We are ready enough, adds Dr. Arnold, to endow animals with our bad moral qualities, but grudge them the possession of our good ones. The Germans, whose natural and hereditary sympathy with the brute creation is stronger than that of any other Western people, speak of horses as "fromm," pious, not in the religious, but in the primary and proper sense of the word, meaning thereby kind and docile. The English "gentle" and the French "gentil" which are used in the same connection, refer to good conduct as the result of fine breeding.
Archdeacon Paley's definition of virtue, to which Dr. Arnold adverts, is essentially anthropocentric and intensely egoistic. "Virtue," he says, "is the doing good to mankind in obedience to the will of God, for the sake of everlasting happiness." In order to be virtuous, according to this extremely narrow and wholly inadequate conception of virtue, we must, in the first place, do good to mankind, our conduct toward the brute creation not being taken into the account; secondly, our action must be in obedience to the will of God, thus ruling out all generous impulses originating in the spontaneous desire to do good; thirdly, we must have an eye single to our own supreme personal advantage—in other words, our conduct must be utterly selfish, spring not merely from momentary pleasure or temporary profit, but from far-seeing calculations of the effect it may have in securing our eternal happiness. Thus the virtuous man becomes the incarnation of the intensest self-love and self-seeking, and virtue the synonym of excessive venality. From a moral point of view, there is no greater merit in "otherworldliness" than in worldliness, and no reason why the endeavor to attain personal happiness in a future life should differ in quality from the effort to make everything minister to our personal happiness in the present life.
"The whole subject of the brute creation," says Dr. Arnold, "is to me one of such painful mystery that I dare not approach it," The mental distress experienced in such cases arises from the fact that the subject is approached from the wrong side and surveyed from a false point of view. Traditional theology and anthropocentric ethics are brought into conflict with the better impulses of a broad and generous nature and the sharp antagonism could hardly fail to be a source of perplexity and pain. "Charity," says Lord Bacon, "will hardly water the ground, where it must first fill a pool"; and of all pools the hardest to fill is that which is dug in the dry, gravelly soil of human egotism.
Theocritus, the father of Greek idyllic poetry, represents Hercules as exclaiming, after he had slain the Nemean lion, "Hades received a monster soul"; and he saw nothing incongruous in the spirit of the dead beast joining the company of the departed spirits of men in the lower world. Sydney Smith says, in speaking of the soul of the brute, "To this soul some have impiously allowed immortality." Why such a belief should be deemed impious it is difficult to discover. The question which the psychologist has to consider is not whether the doctrine is impious, but whether it is true. No scientific opinion has ever been advanced that has not seemed impious to some minds, and been denounced and persecuted as such by ecclesiastical authorities.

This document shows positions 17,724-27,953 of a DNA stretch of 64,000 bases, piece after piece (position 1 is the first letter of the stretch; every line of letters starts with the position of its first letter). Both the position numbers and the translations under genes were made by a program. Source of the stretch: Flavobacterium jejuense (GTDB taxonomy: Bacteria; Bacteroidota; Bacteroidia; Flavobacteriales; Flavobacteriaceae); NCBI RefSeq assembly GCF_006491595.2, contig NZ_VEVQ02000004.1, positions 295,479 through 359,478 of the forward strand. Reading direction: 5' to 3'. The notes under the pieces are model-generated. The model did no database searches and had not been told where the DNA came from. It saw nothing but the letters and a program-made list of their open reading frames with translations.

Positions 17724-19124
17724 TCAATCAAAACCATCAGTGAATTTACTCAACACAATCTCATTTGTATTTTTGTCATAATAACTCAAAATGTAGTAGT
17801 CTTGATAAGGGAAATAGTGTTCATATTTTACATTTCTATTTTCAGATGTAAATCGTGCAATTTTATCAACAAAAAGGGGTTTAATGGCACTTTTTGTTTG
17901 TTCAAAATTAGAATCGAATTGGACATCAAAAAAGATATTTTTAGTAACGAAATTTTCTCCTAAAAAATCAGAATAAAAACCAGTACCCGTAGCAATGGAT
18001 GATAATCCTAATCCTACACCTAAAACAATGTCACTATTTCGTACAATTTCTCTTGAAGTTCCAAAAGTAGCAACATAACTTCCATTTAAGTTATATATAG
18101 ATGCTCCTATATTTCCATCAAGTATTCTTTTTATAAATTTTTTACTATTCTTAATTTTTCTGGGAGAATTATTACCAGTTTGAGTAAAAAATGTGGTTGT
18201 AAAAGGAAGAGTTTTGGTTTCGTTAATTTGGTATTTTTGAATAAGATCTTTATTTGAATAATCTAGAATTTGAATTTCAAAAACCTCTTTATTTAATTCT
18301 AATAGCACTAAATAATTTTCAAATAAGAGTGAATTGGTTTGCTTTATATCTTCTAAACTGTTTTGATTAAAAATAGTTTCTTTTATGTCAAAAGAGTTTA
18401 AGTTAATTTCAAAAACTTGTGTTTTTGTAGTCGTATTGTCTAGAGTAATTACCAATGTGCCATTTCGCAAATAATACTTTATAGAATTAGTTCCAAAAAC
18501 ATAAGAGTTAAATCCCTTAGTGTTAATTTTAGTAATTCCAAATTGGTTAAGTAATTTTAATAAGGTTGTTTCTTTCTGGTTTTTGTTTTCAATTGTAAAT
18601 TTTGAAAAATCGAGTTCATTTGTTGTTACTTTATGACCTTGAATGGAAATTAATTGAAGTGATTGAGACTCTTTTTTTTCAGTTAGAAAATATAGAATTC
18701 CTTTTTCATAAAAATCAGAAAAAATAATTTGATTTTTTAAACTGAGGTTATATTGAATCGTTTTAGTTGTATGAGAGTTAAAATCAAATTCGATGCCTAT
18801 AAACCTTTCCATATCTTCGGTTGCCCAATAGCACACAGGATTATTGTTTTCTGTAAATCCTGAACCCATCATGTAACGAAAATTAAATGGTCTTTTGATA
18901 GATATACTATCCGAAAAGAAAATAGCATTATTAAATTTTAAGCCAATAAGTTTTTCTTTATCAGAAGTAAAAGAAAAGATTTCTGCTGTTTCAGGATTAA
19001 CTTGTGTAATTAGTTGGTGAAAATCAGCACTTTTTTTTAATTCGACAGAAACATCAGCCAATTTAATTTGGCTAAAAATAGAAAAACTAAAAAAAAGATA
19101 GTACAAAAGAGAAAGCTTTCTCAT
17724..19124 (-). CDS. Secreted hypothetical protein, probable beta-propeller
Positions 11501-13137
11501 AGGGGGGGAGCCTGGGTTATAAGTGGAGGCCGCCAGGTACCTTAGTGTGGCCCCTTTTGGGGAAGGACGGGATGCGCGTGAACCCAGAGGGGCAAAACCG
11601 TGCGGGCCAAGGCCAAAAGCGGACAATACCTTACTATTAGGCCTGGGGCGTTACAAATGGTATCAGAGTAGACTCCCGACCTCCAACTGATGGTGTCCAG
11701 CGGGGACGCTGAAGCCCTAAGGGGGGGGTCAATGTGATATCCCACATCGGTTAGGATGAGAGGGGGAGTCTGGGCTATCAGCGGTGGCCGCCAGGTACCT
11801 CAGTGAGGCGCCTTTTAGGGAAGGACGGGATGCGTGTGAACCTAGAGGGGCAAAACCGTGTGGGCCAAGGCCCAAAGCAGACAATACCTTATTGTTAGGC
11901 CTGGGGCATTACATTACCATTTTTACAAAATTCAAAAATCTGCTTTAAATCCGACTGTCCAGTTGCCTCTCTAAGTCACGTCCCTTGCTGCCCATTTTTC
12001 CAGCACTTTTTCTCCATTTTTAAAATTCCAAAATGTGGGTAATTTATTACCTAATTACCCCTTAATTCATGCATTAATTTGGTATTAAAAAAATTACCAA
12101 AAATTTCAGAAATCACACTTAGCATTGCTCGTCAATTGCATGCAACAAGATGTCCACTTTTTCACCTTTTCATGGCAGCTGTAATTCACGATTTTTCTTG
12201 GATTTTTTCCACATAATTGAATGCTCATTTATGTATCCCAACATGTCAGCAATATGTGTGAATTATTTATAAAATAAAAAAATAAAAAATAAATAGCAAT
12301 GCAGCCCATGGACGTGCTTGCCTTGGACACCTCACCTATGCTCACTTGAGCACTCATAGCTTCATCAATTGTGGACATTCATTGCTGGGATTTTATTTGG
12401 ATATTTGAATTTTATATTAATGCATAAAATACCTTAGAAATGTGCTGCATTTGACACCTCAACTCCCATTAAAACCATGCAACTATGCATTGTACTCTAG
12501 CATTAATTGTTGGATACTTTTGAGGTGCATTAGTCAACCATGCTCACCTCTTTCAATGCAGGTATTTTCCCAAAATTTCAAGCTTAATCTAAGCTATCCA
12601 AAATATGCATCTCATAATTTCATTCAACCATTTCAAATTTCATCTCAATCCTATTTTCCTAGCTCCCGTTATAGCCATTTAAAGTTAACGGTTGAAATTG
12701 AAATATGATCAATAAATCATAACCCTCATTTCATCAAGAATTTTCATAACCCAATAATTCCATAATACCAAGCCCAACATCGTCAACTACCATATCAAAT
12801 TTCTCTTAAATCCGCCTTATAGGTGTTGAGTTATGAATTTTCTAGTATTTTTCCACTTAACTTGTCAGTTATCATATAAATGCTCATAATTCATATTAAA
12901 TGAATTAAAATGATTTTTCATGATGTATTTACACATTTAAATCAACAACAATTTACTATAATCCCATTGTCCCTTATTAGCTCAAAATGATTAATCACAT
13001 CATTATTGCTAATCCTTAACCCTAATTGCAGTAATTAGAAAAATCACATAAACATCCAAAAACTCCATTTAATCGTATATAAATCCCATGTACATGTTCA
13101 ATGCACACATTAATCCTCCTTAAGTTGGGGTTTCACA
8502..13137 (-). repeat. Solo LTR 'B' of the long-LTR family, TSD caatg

Bishop Butler, on the contrary, in his work on The Analogy of Religion, Natural and Revealed, to the Constitution and Course of Nature, declares that "we can not find anything throughout the whole analogy of Nature to afford us even the slightest presumption that animals ever lose their living powers." He admits that his argument in support of the doctrine of a future life proves the immortality of brutes as well as that of man, and thus recognizes their spiritual kinship.
An eminent Scotch physician and anatomist, Dr. John Barclay, in his Inquiry into the Opinions, Ancient and Modern, concerning Life and Organization (1825), urges the probable immortality of the lower animals, which, he thinks, are "reserved, as forming many of the accustomed links in the chain of being, and by preserving the chain entire, contribute in the future state, as they do here, to the general beauty and variety of the universe, a source not only of sublime but of perpetual delight." The author seems to infer the continued existence of the brute creation from the fact that it forms an essential part of universal being, and that its total disappearance would mar the perfection of the next world, which should be more perfect than this world. He assumes, however, that the lower animals are endowed with immortality, not so much from psychological necessity or for their own sake as sentient and intelligent creatures, as for man's sake, in order that their presence may minister to his pleasure by forming an attractive feature in the heavenly landscape. It is, therefore, solely from anthropocentric considerations that they are granted this lease of eternal life; just as "the poor Indian" is represented by the poet as looking forward to the possession of happy hunting fields after death, where he may follow with keener enjoyment his favorite pursuit, and "his faithful dog shall bear him company."